Heroes find their way
MAZE RUNNER: THE SCORCH TRIALS ( M)
Director: Wes Ball ( The Maze Runner ) Starring: Dylan O’Brien, Kaya Scodelario, Aiden Gillen, Thomas Brodie- Sangster, Giancarlo Esposito Verdict: The only way to beat the heat? Never forget to move those feet BY marking out its territory so decisively as a boys- ier, noisier cousin of The Hunger Games, the Maze Runner saga ( based on the books by James Dashner) will never capture hearts or ring tills like Katniss Everdeen and company. However, there is a sincere and straightforward modesty to all things Maze Runner that grabs you from the get- go.
While picking up right where the original left off, Scorch Trials immediately alters its storytelling direction quite dramatically.
The initial Maze Runner premise was dominated by a claustrophobic rat- race against time, and also an omnipresent enemy yet to reveal itself.
Now, in Scorch Trials, series hero Thomas ( Dylan O’Brien) and his fellow rebel Gladers are no longer rushing about for dear life inside a confined space.
By the end of the opening act here, they have been let loose into the real world. Or, at least, what remains of it now that the planet has been ravaged by the dreaded Flare virus.
Just as importantly, Thomas and the Gladers can now put a name to the faceless entity that has been treating them like lab animals: the World Catastrophe Killzone Department ( or WCKD for short).
Back when everyone was merely trapped inside the Maze, the need to survive outweighed any need to investigate why they were being put through this ordeal.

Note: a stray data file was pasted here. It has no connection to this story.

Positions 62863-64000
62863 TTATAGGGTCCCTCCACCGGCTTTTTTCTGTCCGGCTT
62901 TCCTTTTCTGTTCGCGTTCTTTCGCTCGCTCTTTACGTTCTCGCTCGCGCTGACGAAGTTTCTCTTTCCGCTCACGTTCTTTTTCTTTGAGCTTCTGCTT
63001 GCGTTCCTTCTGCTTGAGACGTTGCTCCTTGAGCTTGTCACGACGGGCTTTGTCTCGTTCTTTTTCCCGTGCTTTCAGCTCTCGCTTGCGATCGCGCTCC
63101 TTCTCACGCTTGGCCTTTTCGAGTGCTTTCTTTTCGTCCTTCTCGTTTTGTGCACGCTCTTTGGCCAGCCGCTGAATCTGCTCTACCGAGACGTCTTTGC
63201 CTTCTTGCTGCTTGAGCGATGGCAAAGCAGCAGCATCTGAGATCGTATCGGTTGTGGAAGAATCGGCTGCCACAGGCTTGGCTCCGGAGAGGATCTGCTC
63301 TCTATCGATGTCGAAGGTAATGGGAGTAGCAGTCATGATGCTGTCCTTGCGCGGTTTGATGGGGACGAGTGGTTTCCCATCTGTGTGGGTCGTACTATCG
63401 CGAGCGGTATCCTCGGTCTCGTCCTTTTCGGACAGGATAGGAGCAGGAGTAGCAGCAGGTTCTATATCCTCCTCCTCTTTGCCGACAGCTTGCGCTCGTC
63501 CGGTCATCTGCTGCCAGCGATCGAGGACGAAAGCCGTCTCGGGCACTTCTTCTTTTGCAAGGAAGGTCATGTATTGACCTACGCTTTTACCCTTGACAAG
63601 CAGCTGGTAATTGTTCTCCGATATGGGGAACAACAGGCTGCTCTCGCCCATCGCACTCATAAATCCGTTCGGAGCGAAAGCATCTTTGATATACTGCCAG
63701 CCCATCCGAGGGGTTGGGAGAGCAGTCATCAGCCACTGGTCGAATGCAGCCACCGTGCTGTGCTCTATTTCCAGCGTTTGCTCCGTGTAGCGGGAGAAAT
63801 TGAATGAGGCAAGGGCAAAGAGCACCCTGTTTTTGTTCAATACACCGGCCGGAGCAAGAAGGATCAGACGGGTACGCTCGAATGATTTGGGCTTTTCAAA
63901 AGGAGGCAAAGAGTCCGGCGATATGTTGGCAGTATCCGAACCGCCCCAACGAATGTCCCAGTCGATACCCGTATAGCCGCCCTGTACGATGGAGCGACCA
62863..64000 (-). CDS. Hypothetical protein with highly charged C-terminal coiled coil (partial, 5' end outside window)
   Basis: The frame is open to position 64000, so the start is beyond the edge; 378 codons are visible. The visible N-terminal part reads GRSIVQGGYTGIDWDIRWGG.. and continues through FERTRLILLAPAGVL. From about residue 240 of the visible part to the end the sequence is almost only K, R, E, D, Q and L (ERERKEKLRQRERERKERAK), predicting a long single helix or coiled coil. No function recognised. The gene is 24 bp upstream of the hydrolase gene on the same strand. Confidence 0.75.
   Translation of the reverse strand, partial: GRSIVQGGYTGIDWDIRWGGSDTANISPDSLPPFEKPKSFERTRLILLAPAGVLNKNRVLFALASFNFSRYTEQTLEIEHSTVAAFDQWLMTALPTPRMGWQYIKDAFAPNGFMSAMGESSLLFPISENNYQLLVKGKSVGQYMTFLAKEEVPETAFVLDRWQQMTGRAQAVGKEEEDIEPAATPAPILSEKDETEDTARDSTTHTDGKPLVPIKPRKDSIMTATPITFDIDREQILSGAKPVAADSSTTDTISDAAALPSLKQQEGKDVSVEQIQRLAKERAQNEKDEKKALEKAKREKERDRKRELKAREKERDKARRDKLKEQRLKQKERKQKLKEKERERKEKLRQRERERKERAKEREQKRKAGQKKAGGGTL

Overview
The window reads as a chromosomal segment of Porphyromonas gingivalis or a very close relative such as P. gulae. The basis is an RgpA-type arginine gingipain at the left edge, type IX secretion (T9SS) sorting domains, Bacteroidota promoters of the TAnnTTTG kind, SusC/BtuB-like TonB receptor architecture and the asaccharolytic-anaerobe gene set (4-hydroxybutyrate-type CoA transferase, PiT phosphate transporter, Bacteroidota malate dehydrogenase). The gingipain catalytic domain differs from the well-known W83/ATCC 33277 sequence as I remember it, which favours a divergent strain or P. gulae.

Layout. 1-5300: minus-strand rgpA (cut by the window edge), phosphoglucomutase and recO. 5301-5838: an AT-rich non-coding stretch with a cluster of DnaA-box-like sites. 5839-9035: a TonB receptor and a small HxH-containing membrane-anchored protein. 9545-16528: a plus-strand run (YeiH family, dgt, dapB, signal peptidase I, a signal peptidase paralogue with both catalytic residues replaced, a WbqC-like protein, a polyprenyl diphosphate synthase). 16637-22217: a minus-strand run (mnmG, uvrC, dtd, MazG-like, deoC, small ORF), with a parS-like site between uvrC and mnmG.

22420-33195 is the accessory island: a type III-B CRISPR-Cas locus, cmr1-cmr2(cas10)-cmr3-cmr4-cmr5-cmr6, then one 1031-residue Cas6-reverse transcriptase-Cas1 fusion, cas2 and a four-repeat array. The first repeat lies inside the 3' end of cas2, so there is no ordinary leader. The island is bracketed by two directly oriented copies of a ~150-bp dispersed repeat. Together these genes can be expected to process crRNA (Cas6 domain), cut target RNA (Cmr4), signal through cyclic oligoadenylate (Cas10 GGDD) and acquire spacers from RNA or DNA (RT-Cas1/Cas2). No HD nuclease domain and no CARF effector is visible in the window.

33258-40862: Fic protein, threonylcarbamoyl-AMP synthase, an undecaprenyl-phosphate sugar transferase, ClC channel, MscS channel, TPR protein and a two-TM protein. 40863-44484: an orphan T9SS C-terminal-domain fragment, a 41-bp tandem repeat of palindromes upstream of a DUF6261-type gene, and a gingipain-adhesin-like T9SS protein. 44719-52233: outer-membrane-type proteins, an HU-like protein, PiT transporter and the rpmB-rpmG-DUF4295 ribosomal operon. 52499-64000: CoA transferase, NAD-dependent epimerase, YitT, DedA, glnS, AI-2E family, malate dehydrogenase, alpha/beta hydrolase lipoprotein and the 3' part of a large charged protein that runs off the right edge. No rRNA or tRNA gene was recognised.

While remaining alive ( and a step ahead of WCKD) is still the chief priority of all Gladers, their relative freedom as fugitives starts generating some revealing and disturbing answers. The Gladers’ apparent immunity to the Flare virus, while not fully understood by themselves or WCKD, holds the key.
Complicating matters further for Thomas as a leader are some compulsory journeys across a forbidden region known as The Scorch. These desolate, sun- crisped badlands have been overrun by Cranks, a zombie- like species that embody the Flare virus at its deadliest.
Towards the end of The Scorch Trials, proceedings as a whole come down with a slight case of “secondmovie syndrome” ( where the story loses both shape and flow while the filmmakers hastily construct a launchpad for the finale to come).
There is also some excessive violence laced throughout the movie that sees it very lucky to have been given a M- rating here in Australia. ( At the very least, parents of primaryschoolers should keep their children well away from this one).
However, overall, this is a worthy addition to what is shaping as one of the better youth- centric series of its kind.